Airflow should go from lower front to upper rear as hot air rises. This is the most efficient way to remove hot air from your case. Considering your case design, I would not use the H50.

If you got a 92mm cooler you could be assured of plenty of space for you side intake, such as this one:
http://www.newegg.com/Product/Product.aspx?Item=N82E168...

Besides you don't need water cooling if you're not overclocking, you're a casual gamer so you don't need a screaming fast benchmark buster. In fact, you'd probably be just fine with the stock cooler which is good enough for mild overclocking. Or you could use an Arctic cooler which would be a good budget solution:
http://www.newegg.com/Product/Product.aspx?Item=N82E168...
July 6, 2011 12:37:04 AM

@buzznut--Do you have any reason to recommend the Hyper N520 over the Xigmatek Gaia? I was recently converted to being a fan of the Gaia (after I looked up reviews).

With an i3-2100, the stock cooler is right for it. With an AMD build, I'd say go Phenom II x3 720BE. AMD's only worth it if you go super budget.

We'll need your budget OP before we can give much more meaningful advice.

Btw, what case do you have? The Antec 300 Illusion is on sale for $55 right now and would be an excellent choice.
a b ) Power supply
July 6, 2011 4:19:28 AM

dalauder said:
@buzznut--Do you have any reason to recommend the Hyper N520 over the Xigmatek Gaia? I was recently converted to being a fan of the Gaia (after I looked up reviews).

With an i3-2100, the stock cooler is right for it. With an AMD build, I'd say go Phenom II x3 720BE. AMD's only worth it if you go super budget.

We'll need your budget OP before we can give much more meaningful advice.

Btw, what case do you have? The Antec 300 Illusion is on sale for $55 right now and would be an excellent choice.


No reason at all-except its a 92mm cooler instead of a 120mm and the OP was worried about clearance for his side intake fan. The Gaia is nice, but for a 120 fan I'd sooner recommend the Coolermaster Hyper 212+. But the Best for AMD would be the Xigmatek Aegir, quite a bit better than the Gaia. However those are large coolers.
July 6, 2011 4:42:08 AM

I actually just switched from recommending the Hyper 212+ to the Gaia based off of noise and 775 temps. But the 212+ appears to do better than the Gaia on AMD rigs based off of reviews I just looked up. It's so tough to get conclusive heatsink info.
I guess I can just assume all the good heatsinks are good (but not conclusively better than others) and all the cheap good ones are great for the money. And quiet is preferred.

That smaller size sounds good about the N520, but I can't imagine a way to justify a $45 heatsink in an AMD build--I can barely justify an AMD build for gaming in any scenario.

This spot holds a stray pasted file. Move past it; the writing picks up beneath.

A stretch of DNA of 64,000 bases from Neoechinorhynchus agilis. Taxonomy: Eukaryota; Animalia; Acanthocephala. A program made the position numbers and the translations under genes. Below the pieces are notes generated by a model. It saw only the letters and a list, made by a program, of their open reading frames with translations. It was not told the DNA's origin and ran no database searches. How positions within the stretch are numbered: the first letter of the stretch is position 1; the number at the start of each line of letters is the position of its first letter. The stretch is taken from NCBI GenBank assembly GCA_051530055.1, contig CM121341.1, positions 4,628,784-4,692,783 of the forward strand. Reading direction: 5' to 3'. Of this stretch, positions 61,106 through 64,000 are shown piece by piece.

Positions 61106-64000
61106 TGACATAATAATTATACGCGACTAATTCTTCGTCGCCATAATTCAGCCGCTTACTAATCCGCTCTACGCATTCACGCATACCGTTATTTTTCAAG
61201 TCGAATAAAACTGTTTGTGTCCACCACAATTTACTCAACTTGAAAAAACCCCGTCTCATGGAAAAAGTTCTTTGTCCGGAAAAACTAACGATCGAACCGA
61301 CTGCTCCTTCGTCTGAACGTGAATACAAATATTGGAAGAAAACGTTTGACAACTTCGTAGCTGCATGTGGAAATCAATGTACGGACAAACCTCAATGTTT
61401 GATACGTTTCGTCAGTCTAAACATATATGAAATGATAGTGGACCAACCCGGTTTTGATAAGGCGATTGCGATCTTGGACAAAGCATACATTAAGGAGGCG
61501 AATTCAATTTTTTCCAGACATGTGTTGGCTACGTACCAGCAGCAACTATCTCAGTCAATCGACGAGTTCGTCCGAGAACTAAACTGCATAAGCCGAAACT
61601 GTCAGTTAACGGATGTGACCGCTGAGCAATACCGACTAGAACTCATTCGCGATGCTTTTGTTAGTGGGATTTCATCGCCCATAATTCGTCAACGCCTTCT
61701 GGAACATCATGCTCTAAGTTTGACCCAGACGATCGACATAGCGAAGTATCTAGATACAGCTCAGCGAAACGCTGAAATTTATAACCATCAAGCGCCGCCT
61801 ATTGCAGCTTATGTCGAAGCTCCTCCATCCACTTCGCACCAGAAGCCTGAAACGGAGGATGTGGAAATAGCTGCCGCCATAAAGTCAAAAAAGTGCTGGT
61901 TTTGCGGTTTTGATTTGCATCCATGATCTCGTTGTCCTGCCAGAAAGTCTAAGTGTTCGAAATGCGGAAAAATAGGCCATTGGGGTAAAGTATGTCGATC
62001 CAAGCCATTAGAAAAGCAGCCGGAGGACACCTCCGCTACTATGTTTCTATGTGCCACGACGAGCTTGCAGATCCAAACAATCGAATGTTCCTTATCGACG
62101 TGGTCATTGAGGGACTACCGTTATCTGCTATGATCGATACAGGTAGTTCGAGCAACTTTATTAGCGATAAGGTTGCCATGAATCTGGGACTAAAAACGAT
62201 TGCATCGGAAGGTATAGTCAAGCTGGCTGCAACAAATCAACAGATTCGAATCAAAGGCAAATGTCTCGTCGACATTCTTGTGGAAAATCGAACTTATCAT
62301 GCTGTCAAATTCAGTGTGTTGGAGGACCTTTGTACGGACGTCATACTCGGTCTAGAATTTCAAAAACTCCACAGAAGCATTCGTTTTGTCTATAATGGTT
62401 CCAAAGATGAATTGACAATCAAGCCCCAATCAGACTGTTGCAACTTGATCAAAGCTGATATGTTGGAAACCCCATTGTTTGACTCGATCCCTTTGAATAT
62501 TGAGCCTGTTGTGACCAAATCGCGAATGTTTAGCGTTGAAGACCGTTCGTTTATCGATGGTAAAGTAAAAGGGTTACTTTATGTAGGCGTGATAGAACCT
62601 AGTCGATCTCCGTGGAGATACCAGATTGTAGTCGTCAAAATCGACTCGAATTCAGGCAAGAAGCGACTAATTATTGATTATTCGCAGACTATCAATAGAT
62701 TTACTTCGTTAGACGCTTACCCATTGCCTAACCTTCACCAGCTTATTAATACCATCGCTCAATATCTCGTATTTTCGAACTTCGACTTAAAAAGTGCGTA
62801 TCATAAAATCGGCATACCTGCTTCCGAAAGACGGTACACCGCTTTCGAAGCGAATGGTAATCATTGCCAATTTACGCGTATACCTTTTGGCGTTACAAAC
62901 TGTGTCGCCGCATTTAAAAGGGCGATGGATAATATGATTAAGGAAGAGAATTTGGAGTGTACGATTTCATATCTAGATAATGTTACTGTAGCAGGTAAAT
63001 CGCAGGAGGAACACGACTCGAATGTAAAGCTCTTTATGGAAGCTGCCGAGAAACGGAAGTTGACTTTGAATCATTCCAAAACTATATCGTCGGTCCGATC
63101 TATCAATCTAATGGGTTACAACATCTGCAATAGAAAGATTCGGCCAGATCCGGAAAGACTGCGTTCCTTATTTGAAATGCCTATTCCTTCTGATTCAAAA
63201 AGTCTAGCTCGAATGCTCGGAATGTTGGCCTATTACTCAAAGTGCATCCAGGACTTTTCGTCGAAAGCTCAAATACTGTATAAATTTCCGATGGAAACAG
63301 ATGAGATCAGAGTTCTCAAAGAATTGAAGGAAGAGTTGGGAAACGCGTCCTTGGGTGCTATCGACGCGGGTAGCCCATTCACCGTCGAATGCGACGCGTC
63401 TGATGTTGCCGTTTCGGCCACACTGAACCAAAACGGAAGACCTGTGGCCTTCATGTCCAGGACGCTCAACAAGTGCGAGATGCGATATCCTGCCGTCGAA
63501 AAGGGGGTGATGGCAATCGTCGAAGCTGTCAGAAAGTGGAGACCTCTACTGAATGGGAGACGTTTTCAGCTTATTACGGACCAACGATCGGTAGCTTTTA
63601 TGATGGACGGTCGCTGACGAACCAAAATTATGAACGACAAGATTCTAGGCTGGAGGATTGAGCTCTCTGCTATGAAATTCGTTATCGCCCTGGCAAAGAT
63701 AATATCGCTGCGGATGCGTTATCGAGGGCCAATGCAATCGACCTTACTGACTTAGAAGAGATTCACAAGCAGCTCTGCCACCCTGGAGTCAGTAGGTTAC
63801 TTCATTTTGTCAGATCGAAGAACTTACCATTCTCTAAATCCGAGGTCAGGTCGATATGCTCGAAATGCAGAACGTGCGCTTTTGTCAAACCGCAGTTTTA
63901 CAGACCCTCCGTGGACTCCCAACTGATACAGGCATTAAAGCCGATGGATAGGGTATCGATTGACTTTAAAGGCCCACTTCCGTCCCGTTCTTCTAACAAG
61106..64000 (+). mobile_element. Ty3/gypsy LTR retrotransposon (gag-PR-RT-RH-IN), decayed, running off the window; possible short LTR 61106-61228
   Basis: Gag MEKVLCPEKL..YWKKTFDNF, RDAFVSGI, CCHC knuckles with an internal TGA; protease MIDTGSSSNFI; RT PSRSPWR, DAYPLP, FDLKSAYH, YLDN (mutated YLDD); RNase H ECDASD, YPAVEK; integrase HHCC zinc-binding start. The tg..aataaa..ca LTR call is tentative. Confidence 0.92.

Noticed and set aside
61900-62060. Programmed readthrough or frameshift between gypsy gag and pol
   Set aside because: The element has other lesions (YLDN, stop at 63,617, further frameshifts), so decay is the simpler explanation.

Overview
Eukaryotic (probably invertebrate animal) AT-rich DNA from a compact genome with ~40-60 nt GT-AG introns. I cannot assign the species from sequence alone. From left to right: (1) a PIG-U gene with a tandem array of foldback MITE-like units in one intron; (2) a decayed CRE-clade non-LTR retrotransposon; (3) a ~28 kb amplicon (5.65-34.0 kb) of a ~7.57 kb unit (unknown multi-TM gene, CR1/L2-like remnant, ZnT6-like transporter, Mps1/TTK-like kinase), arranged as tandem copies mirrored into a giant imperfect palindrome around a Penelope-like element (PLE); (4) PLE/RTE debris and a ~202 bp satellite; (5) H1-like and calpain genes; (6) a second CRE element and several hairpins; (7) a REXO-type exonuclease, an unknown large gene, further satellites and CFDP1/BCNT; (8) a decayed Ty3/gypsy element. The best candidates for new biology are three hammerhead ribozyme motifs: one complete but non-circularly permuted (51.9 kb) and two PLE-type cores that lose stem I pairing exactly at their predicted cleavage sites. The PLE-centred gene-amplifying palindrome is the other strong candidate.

a b ) Power supply
July 6, 2011 5:00:22 AM

dalauder said:
I actually just switched from recommending the Hyper 212+ to the Gaia based off of noise and 775 temps. But the 212+ appears to do better than the Gaia on AMD rigs based off of reviews I just looked up. It's so tough to get conclusive heatsink info.
I guess I can just assume all the good heatsinks are good (but not conclusively better than others) and all the cheap good ones are great for the money. And quiet is preferred.

That smaller size sounds good about the N520, but I can't imagine a way to justify a $45 heatsink in an AMD build--I can barely justify an AMD build for gaming in any scenario.


Actually a $70 AMD triple core can game just fine. Yes, core i5 and i7 are faster, even certain i3 CPUs are quicker. But with a X3 at around 3.0 Ghz, you can really play anything you want.

I do understand what you are saying though, AMD fan that I am, I am not recommending people adopt now unless they're getting an AM3+ board with plans to upgrade to bulldozer.
I wouldn't recommend a $45 heatsink for AMD either, unless overclocking was a goal. Then its just like Intel, get the best you can.

I also consider noise when recommending a cooler. Thats why the Aegir is so nice, it stays quiet and still performs right up there with the best:
http://www.frostytech.com/top5heatsinks.cfm

I cannot recommend the Spire Thermax Eclipse II, because of the absolutely horrible fan mounting. That thing is an overpriced, loud, piece of crap. I know, I have one sitting in my garage where I am tempted to throw the damn thing in the garbage. Also the damn things too heavy and the socket mounting also leaves a helluva lot to be desired.
The thermaltake frio is a great cooler and looks sharp too, but its loud as hell. So there's a lot of give and take.

Thats why the Hyper 212+ is such a good recommendation. Its not too enormous, it performs fantastic for the price (around $30) and its a smart design too. Can't really go wrong for budget overclocking. :D 
July 6, 2011 5:11:34 AM

Yes, you named the one scenario where an AMD is worth building: the $70 AMD triple core. Any more than that and you should go i3 w/ H61 (since it's the cost of cheap AM3 boards).

Strangely, this guy's insisting on an AMD build w/ $200 graphics: http://www.tomshardware.com/forum/314929-31-rate-build#...
We've worked in a GTX 560Ti and Windows 7 for $800 total but I still wanted to see him go with an i3-2100.

The $30 Gaia is quieter than the Hyper 212+ by a wide margin though--so it's hard to not recommend that since most of these good coolers too loud to run on "high" (the BEST run quietly on high).